"Hilarious, Exciting and Adorable"
What You Need To Know:
KUNG FU PANDA is the best-written, best-executed, best-produced, best-animated movie so far of 2008. There’s no sex, no profanity. Most of the characters are cute and adorable. And, the movie extols personal themes and character traits espousing virtue, honor, loyalty, and sacrifice. There is, however, some non-specific Eastern mysticism and violence, so it requires caution for younger children.
(PaPa, BB, CC, Ro, Cap, VV, M) Non-specific Eastern, nominalistic, slightly mixed pagan worldview that tends to indicate it doesn’t matter if there’s good or evil and that people just pass on into the ether somehow which, although done tongue-in-cheek and humorously, could be problematic for younger children, but beyond the worldview there are strong moral and redemptive themes and character traits with Christian, biblical values such as extolling overcoming one’s limitations, sacrificing oneself for others, doing the right thing, being kind to others, and being humble, but mitigated by the central premise that, if you only believe, you can do anything, mixed with some Romantic themes of following your heart and pursuing your dreams, but with a light capitalist context of finding one’s vocation or one’s calling; no foul language whatsoever; lots and lots of cartoon slapstick violence, including some of the most exciting cartoon kung fu sequences ever, but the violence includes shooting bows and arrows, throwing spears and ninja devices, beatings, kickings, and a host of other martial arts activities that will be problematic for younger children; no apparent nudity; no sex; no alcohol; no smoking; and, ridicule and mocking of slovenly fat kid.
The good news is that KUNG FU PANDA is very funny, very exciting and very clean. DreamWorks once indicated it didn’t want to do cute animal characters, but some of these characters are very cute and adorable.
Po, a panda, is fighting the forces of evil with the legendary Furious Five, Tigress, Crane, Mantis, Viper, and Monkey, when he wakes up in his father’s noodle shop. His father, by the way, is a goose, which makes one wonder, and becomes a tremendous joke in the middle of the movie.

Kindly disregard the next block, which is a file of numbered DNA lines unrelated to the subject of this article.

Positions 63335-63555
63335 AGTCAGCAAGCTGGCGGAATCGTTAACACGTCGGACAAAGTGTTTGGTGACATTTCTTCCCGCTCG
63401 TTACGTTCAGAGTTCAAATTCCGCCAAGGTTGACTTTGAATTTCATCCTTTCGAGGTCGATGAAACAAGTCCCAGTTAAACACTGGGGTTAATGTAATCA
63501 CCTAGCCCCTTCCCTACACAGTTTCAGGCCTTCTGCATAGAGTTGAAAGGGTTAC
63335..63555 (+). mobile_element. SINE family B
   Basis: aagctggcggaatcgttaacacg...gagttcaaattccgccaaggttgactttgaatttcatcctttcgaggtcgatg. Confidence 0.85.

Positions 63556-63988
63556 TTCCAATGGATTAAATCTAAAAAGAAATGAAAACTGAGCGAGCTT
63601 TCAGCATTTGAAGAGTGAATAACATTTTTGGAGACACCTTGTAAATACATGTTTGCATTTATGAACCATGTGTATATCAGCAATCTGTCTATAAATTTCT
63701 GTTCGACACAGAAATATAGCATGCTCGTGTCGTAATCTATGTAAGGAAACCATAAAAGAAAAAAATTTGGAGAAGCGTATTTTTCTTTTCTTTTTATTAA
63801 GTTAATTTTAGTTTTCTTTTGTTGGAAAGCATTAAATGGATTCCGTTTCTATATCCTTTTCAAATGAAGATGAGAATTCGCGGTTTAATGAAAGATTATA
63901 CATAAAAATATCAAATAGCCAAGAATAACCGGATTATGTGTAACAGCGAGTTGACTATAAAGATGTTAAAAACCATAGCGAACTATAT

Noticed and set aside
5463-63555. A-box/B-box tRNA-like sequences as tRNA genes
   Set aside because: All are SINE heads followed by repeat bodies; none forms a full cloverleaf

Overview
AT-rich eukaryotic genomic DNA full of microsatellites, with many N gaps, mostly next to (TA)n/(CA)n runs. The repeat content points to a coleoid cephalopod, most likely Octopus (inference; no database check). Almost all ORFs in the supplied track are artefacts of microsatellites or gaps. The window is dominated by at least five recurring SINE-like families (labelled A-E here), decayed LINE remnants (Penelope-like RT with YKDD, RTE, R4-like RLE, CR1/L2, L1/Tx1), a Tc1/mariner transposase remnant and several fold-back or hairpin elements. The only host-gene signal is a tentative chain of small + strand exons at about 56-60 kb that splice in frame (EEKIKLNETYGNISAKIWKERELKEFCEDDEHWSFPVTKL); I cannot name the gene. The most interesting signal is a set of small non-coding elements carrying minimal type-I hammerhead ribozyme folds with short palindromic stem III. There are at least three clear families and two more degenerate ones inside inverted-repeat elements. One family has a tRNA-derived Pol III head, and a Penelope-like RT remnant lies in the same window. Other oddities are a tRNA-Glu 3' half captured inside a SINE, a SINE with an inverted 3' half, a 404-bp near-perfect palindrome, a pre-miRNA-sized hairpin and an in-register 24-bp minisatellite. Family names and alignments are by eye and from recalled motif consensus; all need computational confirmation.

When it’s announced that today is the day that the king fu master will pick the legendary dragon warrior from among the inhabitants of Po’s village, all the villagers head up the mountain to the kung fu temple and academy. The dragon warrior, by the way, will be chosen to protect the village from the vengeful, treacherous snow leopard, Tai Lung.
Po’s father wants him to haul the noodle cart up to the top of the mountain. Po, an overweight and slothful panda, can barely get the cart up a few steps. Eventually, he climbs up the steps to find out the gates are closed. After some vain attempts to get into the kung fu academy, he launches himself with some Chinese fireworks and falls directly in front of the kung fu master’s finger. Thus, he is appointed the dragon warrior!
Shifu, voiced by Dustin Hoffman, is visibly upset because he has personally trained the Furious Five. He determines that he’s going to show that this fat panda is a failure, but when Shifu has to take over the academy because the master is born into the next world by the peach blossoms, he begins to understand that there are no accidents and that it may have been his pride when he trained Tai Lung that helped turn Tai Lung into a monster.
Then, Tai Lung escapes from prison. The Furious Five cannot stop him. All that stands between him and the dragon warrior scroll giving anyone unlimited powers is the silly, disheveled, warm-hearted, roly-poly Po.
KUNG FU PANDA is the best-written, best-executed, best-produced, best-animated movie so far of 2008. If a movie succeeded merely on quality, then it will be a tremendous success. There’s also no sex, no profanity. Most of the characters are cute and adorable. And, the movie extols personal themes and character traits espousing virtue, honor, loyalty, and sacrifice.
Set in China, the movie contains many jokes and wordplays using Confucian and Taoist type aphorisms. It often seems like the filmmakers do not take these constant nods to Chinese mysticism seriously, but the worldview is clearly mystical. For example, the kung fu master is carried into the netherworld by peach blossoms, and the central plot point stated overtly is that there is no secret to success – all you have to do is believe. If you believe, you can fly, ascend mountains, climb rock walls, and do anything. Christians realize that we can’t just name it and claim it. Our belief must be based in the reality of the death and resurrection of Jesus Christ. Furthermore, while God answers prayer, we do not have the magical power to become gods or super kung fu fighters merely because we believe.
In a Los Angeles Times article on THE SECRET, a reporter said that one of her friends said he was going to get a six-pack of abs not by exercising but by believing. The reporter ridicules this notion. Po becomes a superhero because he believes in himself. He is one of the moist delightful superheroes, but children need to be cautioned that we live in a real world with real problems requiring a real savior, not just delusional thinking.
This caution aside, KUNG FU PANDA is a delightful movie and MOVIEGUIDE® is very enthusiastic about it. It doesn’t have a lot of the sarcasm and the double-entendre of previous DreamWorks movies.
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